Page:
NASA Anniversary 2017: Reconnaissance Orbiter Celebrates 100 Days on Moon

This year, October not only marks Halloween, the start of Dia de Los Muertos and the end Octoberfest (which technically starts in September, but let’s put a pin in that for now), it also marks the NASA‘s Lunar Reconnaissance Orbiter’s 100th day on the moon. Keep in mind, this is using a complicated definition of the word “day.”

I’d vacation on the moon if I could, it would never end!

Those who keep up with astronomy may remember that the orbiter was launched on June 18, 2009, so you might wonder why it took so long to reach the 100-day milestone. Now, the timing is a bit complicated, since it is not 100 days from our perspective, but from the moon’s perspective, as days on the moon are longer. To put it into context, a lunar day is 708.7 hours or 29.53 Earth days.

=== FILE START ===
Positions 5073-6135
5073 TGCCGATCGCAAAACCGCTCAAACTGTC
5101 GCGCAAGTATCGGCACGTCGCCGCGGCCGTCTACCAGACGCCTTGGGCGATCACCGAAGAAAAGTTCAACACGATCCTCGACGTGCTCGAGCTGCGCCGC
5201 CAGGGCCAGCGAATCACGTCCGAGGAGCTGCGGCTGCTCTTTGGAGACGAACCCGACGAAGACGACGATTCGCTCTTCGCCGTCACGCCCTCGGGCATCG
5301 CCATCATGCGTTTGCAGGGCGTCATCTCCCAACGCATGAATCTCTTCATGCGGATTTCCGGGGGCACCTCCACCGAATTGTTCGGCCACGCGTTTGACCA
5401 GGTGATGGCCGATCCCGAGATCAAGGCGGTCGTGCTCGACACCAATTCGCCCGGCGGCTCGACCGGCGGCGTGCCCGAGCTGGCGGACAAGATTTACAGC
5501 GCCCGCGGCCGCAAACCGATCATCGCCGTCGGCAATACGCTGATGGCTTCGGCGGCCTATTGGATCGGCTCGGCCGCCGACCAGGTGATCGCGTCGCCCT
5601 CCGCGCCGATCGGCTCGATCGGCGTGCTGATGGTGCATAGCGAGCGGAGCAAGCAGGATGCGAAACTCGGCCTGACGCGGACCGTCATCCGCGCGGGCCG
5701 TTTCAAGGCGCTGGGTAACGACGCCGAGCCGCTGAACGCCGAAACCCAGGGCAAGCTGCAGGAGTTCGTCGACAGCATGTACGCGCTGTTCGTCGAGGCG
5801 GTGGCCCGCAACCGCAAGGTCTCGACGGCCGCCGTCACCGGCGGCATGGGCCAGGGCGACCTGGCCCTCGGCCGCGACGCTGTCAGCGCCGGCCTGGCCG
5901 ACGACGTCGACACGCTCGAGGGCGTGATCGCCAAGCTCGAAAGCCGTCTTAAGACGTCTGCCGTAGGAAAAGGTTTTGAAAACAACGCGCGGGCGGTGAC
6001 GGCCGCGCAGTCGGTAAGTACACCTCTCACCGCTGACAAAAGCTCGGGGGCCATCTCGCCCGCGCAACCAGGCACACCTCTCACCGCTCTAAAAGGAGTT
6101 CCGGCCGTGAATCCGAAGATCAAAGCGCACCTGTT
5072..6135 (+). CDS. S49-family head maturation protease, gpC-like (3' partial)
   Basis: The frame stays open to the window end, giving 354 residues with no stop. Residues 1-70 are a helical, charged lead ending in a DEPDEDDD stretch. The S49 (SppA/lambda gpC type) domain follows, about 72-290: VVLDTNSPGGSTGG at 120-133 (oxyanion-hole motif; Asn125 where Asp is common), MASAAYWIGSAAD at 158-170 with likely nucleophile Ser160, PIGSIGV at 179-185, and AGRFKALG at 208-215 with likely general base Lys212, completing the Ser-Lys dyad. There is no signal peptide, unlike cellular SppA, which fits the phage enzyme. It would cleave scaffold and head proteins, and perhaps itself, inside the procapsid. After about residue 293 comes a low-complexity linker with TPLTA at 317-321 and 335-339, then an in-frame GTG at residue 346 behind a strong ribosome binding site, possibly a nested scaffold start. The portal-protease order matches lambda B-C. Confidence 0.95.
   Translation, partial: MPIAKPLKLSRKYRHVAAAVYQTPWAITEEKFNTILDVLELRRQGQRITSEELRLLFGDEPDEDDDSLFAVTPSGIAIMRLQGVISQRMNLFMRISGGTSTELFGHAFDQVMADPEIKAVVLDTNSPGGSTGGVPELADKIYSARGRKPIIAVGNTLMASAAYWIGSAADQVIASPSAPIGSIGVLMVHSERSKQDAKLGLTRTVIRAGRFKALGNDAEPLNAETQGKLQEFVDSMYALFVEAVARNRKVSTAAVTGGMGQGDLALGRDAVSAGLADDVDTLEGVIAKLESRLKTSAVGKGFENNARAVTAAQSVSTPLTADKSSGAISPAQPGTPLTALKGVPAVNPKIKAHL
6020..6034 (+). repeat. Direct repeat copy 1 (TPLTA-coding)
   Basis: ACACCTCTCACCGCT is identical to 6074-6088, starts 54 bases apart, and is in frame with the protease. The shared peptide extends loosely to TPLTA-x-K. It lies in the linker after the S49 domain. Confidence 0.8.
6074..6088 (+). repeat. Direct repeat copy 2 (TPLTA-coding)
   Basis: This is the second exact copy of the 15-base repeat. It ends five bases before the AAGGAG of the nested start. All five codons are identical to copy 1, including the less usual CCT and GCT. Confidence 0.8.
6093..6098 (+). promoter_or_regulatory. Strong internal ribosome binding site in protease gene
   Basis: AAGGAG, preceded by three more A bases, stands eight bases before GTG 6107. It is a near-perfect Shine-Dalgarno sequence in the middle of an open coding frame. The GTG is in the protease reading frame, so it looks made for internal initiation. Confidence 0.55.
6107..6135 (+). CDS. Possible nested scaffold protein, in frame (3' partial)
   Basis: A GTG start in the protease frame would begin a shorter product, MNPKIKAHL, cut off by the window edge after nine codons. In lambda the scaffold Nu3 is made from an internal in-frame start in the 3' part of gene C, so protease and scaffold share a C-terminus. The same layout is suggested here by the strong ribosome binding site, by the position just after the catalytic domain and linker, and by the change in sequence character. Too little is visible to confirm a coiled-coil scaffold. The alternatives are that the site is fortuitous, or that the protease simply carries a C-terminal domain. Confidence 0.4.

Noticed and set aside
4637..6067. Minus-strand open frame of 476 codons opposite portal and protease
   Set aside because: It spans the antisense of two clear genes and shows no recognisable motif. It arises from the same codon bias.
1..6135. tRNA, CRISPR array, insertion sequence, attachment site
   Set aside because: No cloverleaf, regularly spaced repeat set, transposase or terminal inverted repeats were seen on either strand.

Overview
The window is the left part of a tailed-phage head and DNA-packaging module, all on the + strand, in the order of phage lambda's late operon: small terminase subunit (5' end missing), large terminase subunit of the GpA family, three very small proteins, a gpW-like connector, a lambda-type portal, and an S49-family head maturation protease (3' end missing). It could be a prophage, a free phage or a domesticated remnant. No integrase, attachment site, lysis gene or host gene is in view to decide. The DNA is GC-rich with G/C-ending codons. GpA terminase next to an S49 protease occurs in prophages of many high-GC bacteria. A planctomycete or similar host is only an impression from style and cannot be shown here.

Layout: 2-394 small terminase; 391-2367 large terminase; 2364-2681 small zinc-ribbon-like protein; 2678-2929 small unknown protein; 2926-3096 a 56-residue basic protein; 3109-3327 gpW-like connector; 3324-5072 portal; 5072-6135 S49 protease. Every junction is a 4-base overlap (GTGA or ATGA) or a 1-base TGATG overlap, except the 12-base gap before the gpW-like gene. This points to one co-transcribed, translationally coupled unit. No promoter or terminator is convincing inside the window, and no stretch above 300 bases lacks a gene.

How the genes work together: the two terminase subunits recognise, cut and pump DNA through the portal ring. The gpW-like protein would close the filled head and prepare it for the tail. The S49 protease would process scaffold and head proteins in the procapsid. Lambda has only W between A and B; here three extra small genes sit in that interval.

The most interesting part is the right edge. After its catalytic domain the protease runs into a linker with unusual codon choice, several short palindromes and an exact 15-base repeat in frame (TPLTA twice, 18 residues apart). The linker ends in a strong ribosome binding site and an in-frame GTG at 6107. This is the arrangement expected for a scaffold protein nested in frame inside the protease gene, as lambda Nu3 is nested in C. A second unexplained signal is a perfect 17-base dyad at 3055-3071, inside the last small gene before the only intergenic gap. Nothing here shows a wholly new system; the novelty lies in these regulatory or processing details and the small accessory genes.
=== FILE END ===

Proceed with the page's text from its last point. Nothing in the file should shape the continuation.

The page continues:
Given the complicated nature of comparing the time between the earth and the moon, we can understand why NASA celebrated the 100-day mark instead of waiting for the orbiter’s annual lunar birthday.
The orbiter was originally going to last only a year (presumably an Earth year), but received various extensions over the years, according to

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